Full Copyright Statement......................................... 21

1. Introduction

   IPv6 is a new version of the IP protocol designed to modernize IPv4
   which was designed in the 1970s. IPv6 has a number of advantages over
   IPv4 that will allow for future Internet growth and will simplify IP
   configuration and administration. IPv6 has a larger address space
   than IPv4, an addressing model that promotes aggressive route
   aggregation and a powerful autoconfiguration mechanism.  In time, it
   is expected that Internet growth and a need for a plug-and-play
   solution will result in widespread adoption of IPv6.

   There is expected to be a long transition period during which it will
   be necessary for IPv4 and IPv6 nodes to coexist and communicate.  A
   strong, flexible set of IPv4-to-IPv6 transition and coexistence
   mechanisms will be required during this transition period.

   The SIIT proposal [SIIT] describes a protocol translation mechanism
   that allows communication between IPv6-only and IPv4-only nodes via
   protocol independent translation of IPv4 and IPv6 datagrams,
   requiring no state information for the session. The SIIT proposal
   assumes that V6 nodes are assigned a V4 address for communicating
   with V4 nodes, and does not specify a mechanism for the assignment of
   these addresses.

   NAT-PT uses a pool of V4 addresses for assignment to V6 nodes on a
   dynamic basis as sessions are initiated across V4-V6  boundaries. The
   V4 addresses are assumed to be globally unique. NAT-PT with private
   V4 addresses is outside the scope of this document and for further
   study.  NAT-PT binds addresses in V6 network with addresses in V4
   network and vice versa to provide transparent routing [NAT-TERM] for
   the datagrams traversing between address realms. This requires no
   changes to end nodes and IP packet routing is completely transparent
   [NAT-TERM] to end nodes. It does, however, require NAT-PT to track
   the sessions it supports and mandates that inbound and outbound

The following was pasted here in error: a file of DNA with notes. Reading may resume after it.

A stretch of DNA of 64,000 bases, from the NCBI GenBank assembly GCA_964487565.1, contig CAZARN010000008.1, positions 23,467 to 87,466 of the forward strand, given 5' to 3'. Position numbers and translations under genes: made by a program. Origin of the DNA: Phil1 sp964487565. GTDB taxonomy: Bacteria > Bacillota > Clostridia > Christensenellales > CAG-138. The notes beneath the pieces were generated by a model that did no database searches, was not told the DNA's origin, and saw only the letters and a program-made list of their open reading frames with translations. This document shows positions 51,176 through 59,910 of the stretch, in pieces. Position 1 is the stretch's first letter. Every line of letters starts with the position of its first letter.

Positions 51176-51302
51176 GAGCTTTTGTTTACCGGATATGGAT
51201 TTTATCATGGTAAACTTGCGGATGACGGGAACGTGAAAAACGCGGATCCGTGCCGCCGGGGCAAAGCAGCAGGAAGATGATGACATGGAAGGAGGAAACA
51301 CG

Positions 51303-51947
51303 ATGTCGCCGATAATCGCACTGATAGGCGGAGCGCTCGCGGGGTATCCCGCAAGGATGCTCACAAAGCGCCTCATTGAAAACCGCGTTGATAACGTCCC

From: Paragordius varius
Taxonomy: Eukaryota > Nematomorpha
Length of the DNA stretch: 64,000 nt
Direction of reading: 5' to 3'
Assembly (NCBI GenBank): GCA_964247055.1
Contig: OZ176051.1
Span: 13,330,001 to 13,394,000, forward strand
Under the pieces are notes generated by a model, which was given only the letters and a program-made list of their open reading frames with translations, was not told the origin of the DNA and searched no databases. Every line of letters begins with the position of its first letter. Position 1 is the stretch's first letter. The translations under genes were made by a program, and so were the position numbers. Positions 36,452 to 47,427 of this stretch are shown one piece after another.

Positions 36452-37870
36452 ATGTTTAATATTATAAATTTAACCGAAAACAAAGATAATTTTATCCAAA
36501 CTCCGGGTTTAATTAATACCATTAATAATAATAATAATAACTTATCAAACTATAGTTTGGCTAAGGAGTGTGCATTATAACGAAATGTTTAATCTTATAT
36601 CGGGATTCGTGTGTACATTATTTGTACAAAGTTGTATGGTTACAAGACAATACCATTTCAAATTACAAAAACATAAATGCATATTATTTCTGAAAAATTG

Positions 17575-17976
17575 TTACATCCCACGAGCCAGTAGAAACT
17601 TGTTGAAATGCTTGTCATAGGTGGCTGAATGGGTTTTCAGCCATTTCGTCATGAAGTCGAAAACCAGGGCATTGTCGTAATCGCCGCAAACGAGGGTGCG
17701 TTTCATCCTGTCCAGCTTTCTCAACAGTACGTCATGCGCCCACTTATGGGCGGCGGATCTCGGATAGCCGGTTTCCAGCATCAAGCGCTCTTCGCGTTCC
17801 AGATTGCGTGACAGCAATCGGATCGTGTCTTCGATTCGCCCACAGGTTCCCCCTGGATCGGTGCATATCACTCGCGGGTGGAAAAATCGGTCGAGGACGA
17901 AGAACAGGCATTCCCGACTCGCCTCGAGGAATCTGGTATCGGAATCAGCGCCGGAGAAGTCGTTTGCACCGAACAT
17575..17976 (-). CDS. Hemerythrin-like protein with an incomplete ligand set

datagrams pertaining to a session traverse the same NAT-PT router.
   You will note that the topology restrictions on NAT-PT are the same
   with those described for V4 NATs in [NAT-TERM]. Protocol translation
   details specified in [SIIT] would be used to extend address
   translation with protocol syntax/semantics translation. A detailed
   applicability statement for NAT-PT may be found at the end of this
   document in section 7.

   By combining SIIT protocol translation with the dynamic address
   translation capabilities of NAT and appropriate ALGs, NAT-PT provides
   a complete solution that would allow a large number of commonly used
   applications to interoperate between IPv6-only nodes and IPv4-only

   A fundamental assumption for NAT-PT is only to be use when no other
   native IPv6 or IPv6 over IPv4 tunneled means of communication is
   possible. In other words the aim is to only use translation between
   IPv6 only nodes and IPv4 only nodes, while translation between IPv6
   only nodes and the IPv4 part of a dual stack node should be avoided
   over other alternatives.

2. Terminology

   The majority of terms used in this document are borrowed almost as is
   from [NAT-TERM]. The following lists terms specific to this document.

2.1 Network Address Translation (NAT)

   The term NAT in this document is very similar to the IPv4 NAT
   described in [NAT-TERM], but is not identical. IPv4 NAT translates
   one IPv4 address into another IPv4 address. In this document, NAT
   refers to translation of an IPv4 address into an IPv6 address and
   vice versa.

   While the V4 NAT [NAT-TERM] provides routing between private V4 and
   external V4 address realms, NAT in this document provides routing
   between a V6 address realm and an external V4 address realm.

2.2 NAT-PT flavors

   Just as there are various flavors identified with V4 NAT in [NAT-
   TERM], the following NAT-PT variations may be identified in this

2.2.1 Traditional NAT-PT

   Traditional-NAT-PT would allow hosts within a V6 network to access
   hosts in the V4 network. In a traditional-NAT-PT, sessions are uni-
   directional, outbound from the V6 network.  This is in contrast with
   Bi-directional-NAT-PT, which permits sessions in both inbound and
   outbound directions.

   Just as with V4 traditional-NAT, there are two variations to